In our groups Mr. Heidkamp assigned us, my group is supposed to be tracking the motif lightness and darkness. And while going back through my annotations on chapter 5, I noticed I had the most marked for my motif in the section on Freedman's Town. I found that interesting because we have been talking about Freedman's Town a lot in class. What we have mostly been talking about is if Christmas's journey through Freedman's Town is symbolic for his journey to discover his race. Christmas is half black and half white, which I think messes with his head a little. But I also think the trip through Freedman's town shows how much more comfortable he is being white.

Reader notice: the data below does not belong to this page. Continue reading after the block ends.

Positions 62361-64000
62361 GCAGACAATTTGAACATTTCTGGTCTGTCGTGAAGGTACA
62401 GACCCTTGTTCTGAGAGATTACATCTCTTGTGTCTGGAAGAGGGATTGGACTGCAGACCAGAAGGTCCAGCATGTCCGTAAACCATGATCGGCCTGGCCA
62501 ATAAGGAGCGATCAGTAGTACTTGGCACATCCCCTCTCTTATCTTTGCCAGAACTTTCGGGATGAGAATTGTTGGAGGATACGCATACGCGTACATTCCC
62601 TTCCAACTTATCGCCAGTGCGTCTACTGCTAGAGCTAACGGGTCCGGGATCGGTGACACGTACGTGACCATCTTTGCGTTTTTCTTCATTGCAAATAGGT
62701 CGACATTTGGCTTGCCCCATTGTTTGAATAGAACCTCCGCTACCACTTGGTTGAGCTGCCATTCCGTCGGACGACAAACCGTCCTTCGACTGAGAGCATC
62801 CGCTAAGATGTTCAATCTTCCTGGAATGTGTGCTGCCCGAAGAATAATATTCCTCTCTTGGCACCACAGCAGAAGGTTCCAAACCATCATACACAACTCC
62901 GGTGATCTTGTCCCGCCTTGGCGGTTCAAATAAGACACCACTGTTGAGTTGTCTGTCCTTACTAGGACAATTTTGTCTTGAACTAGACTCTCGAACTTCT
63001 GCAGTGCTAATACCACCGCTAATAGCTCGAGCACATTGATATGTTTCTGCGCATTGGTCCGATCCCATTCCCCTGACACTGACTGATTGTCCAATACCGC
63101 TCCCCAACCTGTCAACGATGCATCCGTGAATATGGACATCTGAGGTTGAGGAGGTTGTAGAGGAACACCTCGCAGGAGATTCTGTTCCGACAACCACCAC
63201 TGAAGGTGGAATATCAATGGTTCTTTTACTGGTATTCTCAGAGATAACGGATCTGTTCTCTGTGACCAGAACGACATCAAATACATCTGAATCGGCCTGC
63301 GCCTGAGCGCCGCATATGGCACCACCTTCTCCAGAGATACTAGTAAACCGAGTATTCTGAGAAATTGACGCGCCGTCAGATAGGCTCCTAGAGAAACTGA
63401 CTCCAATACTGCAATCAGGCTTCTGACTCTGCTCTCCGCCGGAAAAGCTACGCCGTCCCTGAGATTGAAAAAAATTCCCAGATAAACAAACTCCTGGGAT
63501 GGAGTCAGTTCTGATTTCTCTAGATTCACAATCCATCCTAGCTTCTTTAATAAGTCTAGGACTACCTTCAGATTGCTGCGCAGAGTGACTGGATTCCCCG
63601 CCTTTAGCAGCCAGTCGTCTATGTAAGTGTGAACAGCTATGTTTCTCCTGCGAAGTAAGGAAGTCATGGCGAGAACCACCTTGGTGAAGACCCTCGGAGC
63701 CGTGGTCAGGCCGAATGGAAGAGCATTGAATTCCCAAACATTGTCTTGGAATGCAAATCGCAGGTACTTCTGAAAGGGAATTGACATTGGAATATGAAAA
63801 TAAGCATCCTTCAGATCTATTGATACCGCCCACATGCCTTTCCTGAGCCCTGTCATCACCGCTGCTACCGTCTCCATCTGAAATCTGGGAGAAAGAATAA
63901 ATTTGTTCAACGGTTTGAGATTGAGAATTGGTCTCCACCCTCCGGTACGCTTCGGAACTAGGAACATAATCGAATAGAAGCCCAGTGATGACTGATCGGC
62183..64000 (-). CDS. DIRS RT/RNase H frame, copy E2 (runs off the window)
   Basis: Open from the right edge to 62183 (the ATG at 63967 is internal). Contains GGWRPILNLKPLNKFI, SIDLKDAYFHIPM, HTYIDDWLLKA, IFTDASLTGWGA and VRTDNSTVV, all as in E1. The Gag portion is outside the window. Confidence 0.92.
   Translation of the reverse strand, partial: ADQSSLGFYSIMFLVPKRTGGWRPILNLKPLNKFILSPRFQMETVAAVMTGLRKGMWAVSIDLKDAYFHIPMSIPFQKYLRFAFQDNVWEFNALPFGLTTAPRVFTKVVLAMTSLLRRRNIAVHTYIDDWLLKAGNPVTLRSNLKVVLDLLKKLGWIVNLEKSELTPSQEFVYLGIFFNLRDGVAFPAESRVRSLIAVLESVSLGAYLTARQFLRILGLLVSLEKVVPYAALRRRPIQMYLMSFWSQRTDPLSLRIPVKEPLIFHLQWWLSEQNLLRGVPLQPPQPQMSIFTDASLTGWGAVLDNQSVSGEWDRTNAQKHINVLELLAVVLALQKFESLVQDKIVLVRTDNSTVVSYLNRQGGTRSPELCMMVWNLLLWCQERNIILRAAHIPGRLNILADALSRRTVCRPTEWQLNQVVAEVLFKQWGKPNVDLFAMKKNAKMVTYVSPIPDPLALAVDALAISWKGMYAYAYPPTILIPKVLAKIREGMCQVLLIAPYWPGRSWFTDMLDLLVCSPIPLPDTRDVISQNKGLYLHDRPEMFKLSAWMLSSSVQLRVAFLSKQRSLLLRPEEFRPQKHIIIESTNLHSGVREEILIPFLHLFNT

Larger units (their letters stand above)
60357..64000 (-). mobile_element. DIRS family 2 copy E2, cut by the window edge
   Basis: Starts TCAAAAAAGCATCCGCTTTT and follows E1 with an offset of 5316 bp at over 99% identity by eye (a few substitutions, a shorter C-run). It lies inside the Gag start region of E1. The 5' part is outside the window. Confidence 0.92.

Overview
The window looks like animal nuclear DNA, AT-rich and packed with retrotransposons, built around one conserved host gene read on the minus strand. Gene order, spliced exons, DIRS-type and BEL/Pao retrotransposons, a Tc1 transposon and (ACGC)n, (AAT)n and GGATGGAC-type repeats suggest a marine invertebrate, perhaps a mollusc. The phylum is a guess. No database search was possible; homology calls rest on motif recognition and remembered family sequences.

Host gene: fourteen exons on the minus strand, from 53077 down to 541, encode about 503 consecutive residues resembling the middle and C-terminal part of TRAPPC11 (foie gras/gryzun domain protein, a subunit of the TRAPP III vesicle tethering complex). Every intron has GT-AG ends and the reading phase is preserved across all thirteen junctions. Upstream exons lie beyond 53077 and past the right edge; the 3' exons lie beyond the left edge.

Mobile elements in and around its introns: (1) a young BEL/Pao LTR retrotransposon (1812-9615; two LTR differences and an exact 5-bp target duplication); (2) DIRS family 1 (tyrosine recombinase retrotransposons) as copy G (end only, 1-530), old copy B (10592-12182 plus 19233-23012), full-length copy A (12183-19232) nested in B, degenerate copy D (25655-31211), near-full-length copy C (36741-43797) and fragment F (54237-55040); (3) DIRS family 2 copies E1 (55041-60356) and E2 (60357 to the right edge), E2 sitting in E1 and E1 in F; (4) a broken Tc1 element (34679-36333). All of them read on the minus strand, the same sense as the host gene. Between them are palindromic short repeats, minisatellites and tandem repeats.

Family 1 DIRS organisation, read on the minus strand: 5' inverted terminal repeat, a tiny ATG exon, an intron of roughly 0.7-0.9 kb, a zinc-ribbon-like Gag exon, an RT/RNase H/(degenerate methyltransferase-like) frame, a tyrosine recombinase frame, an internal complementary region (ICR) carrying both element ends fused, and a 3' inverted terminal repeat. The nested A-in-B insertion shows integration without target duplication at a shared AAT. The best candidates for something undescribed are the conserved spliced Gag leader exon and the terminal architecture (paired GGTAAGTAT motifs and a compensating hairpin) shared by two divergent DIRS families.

When Christmas is in his normal environment he is in the white community. But when he steps into Freedman's Town he not only steps into the black community, but into a little piece of himself that he forgets is there. Also the reader can tell by the tone Faulkner sets on pages 114-115 that he is uncomfortable in Freedman's Town. Another way we can tell he is uncomfortable not only in the town, but in that other half of himself is by looking at the motif of lightness and darkness. On page 115 we can tell he needs light because Faulkner says, "He began to run, glaring, his teeth glaring, his inbreath cold on his dry teeth and lips, toward the next street lamp." Faulkner is an author who puts a lot of thought into every single word he writes. So to have Christmas running towards a street lamp is no coincidence. I think Faulkner is trying to tell us that he is running towards that white part of himself and trying to let go of the black part. Because not only does your skin look literally more white in lights, but you can hide all the darkness in the light.